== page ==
Voltage Selection and Application
Country: United States
Date: May 2006
I am not a student but am learning about
electricity. I am trying to figure out why we use 110 volts for
ousehold application vice 12 volts, 3 volts, and so on. Why can
I use 18 volts in my laptop but not for the microwave?
There are many detailed "reasons", but the one that is most
fundamental is the need to deliver enough power to the device.
Power = Energy per unit Time. And Energy is the Voltage times the
Current. Household appliances just require too much energy to
operate at low voltage. Laptops, flashlights, etc. require very
little energy to operate. So they can be powered by batteries.
Higher voltage is chosen for situations where greater amounts of
power are transmitted. Power is volts times amps. If you wanted to
transfer a large amount of power with low voltage, it would require
larger amperage. The size of the conductor required to carry
electrical current increases with the numbers of amps transferred,
but is not affected significantly by the voltage. Higher voltage
requires a smaller conductor for any given situation.
If you have seen the size of the cable used to power the starter on
your car... it is quite large. It runs on 12 volts, but requires
significant power... therefore it demands a large number of amps and
a large power cable.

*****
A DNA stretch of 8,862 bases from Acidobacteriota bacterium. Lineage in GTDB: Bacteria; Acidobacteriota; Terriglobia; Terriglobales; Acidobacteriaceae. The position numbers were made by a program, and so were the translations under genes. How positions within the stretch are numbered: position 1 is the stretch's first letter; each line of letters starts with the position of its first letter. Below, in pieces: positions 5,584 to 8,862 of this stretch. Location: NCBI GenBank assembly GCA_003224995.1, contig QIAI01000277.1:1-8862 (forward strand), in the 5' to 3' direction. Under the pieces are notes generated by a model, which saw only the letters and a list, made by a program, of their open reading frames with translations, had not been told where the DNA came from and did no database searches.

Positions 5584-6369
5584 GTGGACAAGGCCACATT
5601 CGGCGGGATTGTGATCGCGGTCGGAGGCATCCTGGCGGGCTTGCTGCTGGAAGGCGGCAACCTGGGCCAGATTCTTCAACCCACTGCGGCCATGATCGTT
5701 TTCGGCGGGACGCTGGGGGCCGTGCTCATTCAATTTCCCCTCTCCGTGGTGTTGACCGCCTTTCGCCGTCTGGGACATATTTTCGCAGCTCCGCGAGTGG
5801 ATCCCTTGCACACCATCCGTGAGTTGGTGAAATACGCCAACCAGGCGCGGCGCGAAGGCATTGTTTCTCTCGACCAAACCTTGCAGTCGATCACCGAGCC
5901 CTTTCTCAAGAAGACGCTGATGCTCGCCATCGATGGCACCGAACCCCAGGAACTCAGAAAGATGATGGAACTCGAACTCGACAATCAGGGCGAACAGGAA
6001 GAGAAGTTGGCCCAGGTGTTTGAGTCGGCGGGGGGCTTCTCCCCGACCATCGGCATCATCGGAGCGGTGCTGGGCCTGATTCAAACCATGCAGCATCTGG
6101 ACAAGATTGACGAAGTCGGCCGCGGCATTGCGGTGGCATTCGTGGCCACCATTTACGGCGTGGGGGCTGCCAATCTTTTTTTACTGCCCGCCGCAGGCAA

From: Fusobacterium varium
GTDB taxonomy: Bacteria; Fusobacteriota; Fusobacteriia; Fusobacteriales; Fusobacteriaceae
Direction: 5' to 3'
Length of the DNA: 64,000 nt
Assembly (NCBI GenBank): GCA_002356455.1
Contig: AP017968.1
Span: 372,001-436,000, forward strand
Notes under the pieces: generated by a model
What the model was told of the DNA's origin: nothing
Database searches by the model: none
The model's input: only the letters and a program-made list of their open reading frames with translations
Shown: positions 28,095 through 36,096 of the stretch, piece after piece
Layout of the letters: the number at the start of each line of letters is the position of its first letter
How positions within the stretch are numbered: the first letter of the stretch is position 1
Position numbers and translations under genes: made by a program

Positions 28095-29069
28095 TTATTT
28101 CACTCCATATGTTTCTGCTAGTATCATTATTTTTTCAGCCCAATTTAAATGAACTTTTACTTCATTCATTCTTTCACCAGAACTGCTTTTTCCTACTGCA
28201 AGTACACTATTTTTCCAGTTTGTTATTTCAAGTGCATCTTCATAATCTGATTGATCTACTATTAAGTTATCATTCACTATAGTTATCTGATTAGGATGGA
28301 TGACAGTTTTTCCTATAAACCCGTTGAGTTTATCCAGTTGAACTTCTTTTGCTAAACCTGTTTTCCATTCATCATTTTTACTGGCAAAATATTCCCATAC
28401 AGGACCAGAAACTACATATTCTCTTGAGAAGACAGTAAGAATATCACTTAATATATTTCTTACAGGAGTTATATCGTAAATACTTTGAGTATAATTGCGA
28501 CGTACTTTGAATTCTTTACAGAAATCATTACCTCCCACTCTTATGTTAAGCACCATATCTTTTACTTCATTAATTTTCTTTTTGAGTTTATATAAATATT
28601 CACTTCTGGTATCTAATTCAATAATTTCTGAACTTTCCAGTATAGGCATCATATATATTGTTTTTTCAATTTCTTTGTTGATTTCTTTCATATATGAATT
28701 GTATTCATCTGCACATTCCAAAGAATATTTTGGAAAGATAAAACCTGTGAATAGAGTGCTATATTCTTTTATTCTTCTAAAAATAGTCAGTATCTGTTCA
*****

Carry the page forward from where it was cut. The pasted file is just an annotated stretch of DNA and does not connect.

High tension power transmission wires carry a large amount of power
by increasing the voltage to the range of 33,000 volts and keeping
the number of amps and therefore the size of the conductor down.
In the case of your computer, little power is required, therefore
even at a lower voltage (perhaps 3 to 9 volts), smaller, lightweight
conductors can be used.
The 110 (which is likely 117) volts used in your house is a compromise.
While I am not certain of the original cause for widespread use of
110 volts in household wiring, (I could speculate early lightbulbs
were the probable factors), I do know that for modern electronics
the need for voltage is much lower. Most of your home electronics
actually work off of either 5 or 15 volts, and include internal
powersupplies to produce this from the 110 volts supplied by an
outlet. Televisions and (CRT) computer moniters are a notable
exception, as thier design actually requires much higher voltages,
which are again produced by an internal powersupply. Microwaves fit
into this later catergory of devices which require rather high
voltages to work properly.
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Update: June 2012